Thursday, January 29, 2015

January 29, 1971: Briles Heads To Pittsburgh; Matty Heads To The Lou

     On January 29, 1971, the Cardinals traded pitcher Nelson Briles and outfielder Vic Davalillo to the Pittsburgh Pirates in exchange for outfielder Matty Alou and a lefty reliever by the name of George Brunet.

     The key pieces of this deal were Briles and Alou. The 27-year-old Briles had great deal of success with the Cardinals. He helped the club win the World Series in '67 by posting a 14-5 record in the regular season before locking down a complete game victory in Game 3 of the Fall Classic. The victory was a big one for the series that was destined to go seven games before the Birds celebrated their second title of the decade. Briles returned to the mound in '68 a champion, and he pitched like one by posting a career high 19 wins. After winning 15 more games in '69 things took a turn for the hurler; 1970 was just not his year. He fought through injury, and struggled to the finish line with a 6-7 record. Just like that Briles became expendable. Alou was 32-years-old, and he was a solid veteran hitter who hit .300 or better consistently. The deal seemed to be on that was a good one for both teams.

       To analyze this trade in hindsight I would say that Pittsburgh won the deal. Simply put Briles became part of a championship puzzle, as he helped the Pirates win the National League Crown. He went on to pitch a complete game winner in Game 5 of the Fall Classic that had the Bucs prevail over the Orioles in a hard fought seven game battle. Briles pitched three seasons in the Steel City, before being moved to the Royals in '74. While I do believe the Pirates won the deal, I do not think Cardinals completely lost on it either. Alou lived up to his expectations by cranking out a .315 average in '71. Then in August of '72 he was hitting .314 when he was traded to the A's. The trade that sent him packing amounted to virtually nothing for the Birds, while Matty helped the A's charge toward a title.

     Alou did wear the Birds on the Bat again. Just briefly in 1973 after he was purchased from the Yankees late in that season. On the other hand, Briles did not return to the Gateway City as a player, but he did pitch until 1978, and even though he left he remained one of  many heroes that wore a Cardinals uniform during the late sixties.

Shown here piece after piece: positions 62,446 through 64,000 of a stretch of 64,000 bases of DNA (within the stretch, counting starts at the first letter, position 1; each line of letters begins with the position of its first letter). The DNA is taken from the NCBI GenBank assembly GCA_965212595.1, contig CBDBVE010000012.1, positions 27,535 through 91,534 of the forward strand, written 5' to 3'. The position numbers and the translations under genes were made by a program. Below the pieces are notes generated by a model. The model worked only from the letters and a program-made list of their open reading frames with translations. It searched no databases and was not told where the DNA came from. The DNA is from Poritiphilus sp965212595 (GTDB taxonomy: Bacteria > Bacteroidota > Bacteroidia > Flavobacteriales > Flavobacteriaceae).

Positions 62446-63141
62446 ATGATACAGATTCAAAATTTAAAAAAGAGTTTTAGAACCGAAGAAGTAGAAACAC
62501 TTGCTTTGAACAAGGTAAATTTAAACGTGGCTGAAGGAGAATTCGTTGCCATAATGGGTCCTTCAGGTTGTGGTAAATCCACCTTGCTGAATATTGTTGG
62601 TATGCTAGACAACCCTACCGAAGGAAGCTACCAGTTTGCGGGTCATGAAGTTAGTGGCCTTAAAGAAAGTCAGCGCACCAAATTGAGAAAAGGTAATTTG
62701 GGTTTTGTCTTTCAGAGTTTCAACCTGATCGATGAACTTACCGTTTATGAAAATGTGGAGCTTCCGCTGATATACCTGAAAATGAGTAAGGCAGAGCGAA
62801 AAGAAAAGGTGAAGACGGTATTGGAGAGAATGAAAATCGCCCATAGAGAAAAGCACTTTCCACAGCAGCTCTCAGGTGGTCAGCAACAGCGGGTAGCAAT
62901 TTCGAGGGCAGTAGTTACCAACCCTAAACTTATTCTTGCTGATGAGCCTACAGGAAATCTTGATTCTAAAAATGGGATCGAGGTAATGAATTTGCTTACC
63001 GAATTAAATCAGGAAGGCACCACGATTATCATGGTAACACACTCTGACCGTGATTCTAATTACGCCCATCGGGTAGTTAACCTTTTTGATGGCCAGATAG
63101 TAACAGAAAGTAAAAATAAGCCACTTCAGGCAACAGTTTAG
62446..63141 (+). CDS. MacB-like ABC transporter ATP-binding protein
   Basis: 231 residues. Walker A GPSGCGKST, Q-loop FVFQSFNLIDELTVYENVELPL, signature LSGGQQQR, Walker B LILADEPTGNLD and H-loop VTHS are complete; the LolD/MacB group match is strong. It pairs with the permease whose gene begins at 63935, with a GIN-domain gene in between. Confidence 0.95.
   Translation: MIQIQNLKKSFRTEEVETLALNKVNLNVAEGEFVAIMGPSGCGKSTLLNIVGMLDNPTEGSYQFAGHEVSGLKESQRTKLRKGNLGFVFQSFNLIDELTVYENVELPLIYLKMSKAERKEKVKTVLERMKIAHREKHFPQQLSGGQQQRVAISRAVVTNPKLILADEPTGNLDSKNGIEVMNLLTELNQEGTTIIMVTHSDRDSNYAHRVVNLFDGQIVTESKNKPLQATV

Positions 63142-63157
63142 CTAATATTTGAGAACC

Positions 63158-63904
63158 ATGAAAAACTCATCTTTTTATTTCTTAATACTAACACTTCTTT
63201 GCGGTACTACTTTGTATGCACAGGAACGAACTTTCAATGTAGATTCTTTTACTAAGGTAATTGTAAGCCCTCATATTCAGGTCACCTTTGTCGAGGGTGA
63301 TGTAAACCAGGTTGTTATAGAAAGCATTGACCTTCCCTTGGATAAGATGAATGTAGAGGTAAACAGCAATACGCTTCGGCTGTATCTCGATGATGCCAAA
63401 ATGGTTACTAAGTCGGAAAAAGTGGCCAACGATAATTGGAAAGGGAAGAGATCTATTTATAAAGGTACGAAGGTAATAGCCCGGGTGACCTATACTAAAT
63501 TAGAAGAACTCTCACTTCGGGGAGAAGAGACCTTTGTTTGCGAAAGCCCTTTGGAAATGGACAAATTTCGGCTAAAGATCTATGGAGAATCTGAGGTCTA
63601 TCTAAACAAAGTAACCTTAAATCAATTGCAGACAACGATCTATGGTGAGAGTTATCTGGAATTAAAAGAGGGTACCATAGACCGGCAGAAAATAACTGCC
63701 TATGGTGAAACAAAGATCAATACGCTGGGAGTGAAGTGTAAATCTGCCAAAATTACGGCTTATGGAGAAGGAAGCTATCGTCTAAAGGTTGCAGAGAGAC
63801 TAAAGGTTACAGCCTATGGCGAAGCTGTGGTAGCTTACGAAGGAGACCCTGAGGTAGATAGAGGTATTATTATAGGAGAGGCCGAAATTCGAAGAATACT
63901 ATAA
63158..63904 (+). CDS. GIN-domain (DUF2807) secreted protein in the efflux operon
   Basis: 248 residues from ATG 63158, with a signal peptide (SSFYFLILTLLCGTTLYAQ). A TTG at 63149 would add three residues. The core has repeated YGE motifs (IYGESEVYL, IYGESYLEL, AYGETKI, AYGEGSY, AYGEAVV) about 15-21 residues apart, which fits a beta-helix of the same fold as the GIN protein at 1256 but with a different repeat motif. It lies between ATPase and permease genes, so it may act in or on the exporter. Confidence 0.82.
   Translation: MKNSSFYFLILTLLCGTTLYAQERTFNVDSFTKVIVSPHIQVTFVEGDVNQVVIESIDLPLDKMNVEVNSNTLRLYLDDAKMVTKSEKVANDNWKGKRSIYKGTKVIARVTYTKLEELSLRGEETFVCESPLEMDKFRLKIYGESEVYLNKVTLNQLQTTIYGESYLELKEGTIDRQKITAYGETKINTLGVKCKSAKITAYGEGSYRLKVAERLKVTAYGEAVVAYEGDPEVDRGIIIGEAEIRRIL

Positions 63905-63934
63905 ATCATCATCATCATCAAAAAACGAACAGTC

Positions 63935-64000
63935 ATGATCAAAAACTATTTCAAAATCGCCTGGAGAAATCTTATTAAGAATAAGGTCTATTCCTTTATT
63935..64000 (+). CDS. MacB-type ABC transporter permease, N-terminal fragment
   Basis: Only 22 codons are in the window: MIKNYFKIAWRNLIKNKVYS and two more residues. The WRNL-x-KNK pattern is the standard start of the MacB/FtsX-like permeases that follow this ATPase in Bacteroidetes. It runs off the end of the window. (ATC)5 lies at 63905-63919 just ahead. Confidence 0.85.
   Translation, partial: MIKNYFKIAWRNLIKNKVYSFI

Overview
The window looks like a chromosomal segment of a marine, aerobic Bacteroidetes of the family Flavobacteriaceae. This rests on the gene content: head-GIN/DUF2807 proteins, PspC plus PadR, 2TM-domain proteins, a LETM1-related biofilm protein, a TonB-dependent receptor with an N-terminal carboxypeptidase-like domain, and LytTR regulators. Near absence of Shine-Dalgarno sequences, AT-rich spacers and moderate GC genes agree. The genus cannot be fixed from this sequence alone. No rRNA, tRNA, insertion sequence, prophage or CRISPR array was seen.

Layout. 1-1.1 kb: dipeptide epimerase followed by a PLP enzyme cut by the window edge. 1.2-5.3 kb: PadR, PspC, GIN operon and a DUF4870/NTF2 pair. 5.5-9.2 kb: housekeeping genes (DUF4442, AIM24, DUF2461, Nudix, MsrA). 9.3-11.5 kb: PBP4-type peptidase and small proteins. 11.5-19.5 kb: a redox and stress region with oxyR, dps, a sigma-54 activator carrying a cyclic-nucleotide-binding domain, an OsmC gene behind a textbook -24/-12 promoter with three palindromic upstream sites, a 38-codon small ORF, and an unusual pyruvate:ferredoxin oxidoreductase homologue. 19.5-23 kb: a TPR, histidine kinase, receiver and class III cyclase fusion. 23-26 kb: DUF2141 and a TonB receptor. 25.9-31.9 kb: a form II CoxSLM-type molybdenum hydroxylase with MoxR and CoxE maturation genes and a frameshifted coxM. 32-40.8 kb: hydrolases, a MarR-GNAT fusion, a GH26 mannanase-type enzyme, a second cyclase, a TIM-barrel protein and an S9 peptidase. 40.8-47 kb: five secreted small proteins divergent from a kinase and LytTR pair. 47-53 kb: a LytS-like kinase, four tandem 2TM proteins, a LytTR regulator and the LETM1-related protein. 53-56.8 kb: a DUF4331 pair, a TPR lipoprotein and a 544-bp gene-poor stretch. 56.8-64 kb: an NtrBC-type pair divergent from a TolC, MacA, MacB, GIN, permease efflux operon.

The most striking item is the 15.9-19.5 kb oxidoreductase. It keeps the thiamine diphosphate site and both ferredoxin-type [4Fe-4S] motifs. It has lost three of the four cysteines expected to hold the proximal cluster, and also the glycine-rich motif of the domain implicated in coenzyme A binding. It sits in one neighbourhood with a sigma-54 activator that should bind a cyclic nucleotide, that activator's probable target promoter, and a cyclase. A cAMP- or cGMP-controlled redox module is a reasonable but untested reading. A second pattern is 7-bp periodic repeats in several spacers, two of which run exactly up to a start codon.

Couple sidenotes about the the other players involved in the deal: Davalillo was a platoon type player, and a good bat off the bench. He gave the Bucs two solid seasons before watching his numbers tail off. George Brunet spent 15 years in the big leagues. He made just seven appearances with the Birds before being released in May of that year. Interestingly enough Brunet's career in baseball extended all the way until 1989. His days on the diamond as a professional began in 1953. After the Cardinals released him he bounced around the minors before heading to Mexico where he set multiple records, and pitched until he was 50 years of age.  You can read a great piece about him here:

1 comment:

  1. Outdated fans call the half-century that went in that way "The Golden Age of Baseball." Sports essayists who recollect that it, call it "the period of dependability." The main change came in 1953, when the last-put National League Braves moved from Boston, where participation had fallen underneath 300,000 every year, to Milwaukee.